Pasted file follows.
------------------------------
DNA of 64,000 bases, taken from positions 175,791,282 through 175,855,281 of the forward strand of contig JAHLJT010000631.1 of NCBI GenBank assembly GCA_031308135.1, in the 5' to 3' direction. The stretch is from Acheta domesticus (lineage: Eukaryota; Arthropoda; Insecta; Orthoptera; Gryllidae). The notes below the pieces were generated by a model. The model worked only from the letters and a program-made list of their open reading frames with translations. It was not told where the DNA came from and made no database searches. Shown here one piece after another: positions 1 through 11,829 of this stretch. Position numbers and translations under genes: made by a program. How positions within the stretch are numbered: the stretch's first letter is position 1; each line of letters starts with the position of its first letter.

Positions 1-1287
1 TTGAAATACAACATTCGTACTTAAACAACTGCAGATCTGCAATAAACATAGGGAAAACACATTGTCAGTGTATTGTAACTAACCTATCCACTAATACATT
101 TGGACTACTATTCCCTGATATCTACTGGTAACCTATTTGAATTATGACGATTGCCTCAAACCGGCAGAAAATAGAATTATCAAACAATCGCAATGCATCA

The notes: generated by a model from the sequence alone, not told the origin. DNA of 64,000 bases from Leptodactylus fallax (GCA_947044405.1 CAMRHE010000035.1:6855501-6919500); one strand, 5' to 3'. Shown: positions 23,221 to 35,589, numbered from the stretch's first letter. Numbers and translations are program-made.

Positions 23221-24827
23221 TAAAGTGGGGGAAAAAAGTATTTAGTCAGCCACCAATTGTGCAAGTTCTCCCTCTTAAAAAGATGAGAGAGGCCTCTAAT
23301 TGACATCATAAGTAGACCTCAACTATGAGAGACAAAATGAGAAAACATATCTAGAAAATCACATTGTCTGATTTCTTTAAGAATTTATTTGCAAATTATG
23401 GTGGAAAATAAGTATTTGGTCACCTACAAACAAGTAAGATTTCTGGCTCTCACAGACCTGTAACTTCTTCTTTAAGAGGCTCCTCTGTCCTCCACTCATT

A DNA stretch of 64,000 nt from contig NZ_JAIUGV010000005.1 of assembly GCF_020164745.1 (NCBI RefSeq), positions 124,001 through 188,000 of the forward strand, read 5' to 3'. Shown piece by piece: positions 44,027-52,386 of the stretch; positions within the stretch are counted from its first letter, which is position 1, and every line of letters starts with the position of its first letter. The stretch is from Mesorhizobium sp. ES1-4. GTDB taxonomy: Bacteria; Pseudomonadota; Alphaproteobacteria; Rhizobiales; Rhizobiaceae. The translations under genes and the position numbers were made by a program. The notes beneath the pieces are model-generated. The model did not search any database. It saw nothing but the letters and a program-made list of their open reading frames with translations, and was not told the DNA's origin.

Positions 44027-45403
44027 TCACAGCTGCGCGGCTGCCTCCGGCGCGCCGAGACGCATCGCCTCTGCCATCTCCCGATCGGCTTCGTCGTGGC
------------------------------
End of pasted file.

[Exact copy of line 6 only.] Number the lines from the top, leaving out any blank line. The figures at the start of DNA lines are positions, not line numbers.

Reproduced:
Positions 23221-24827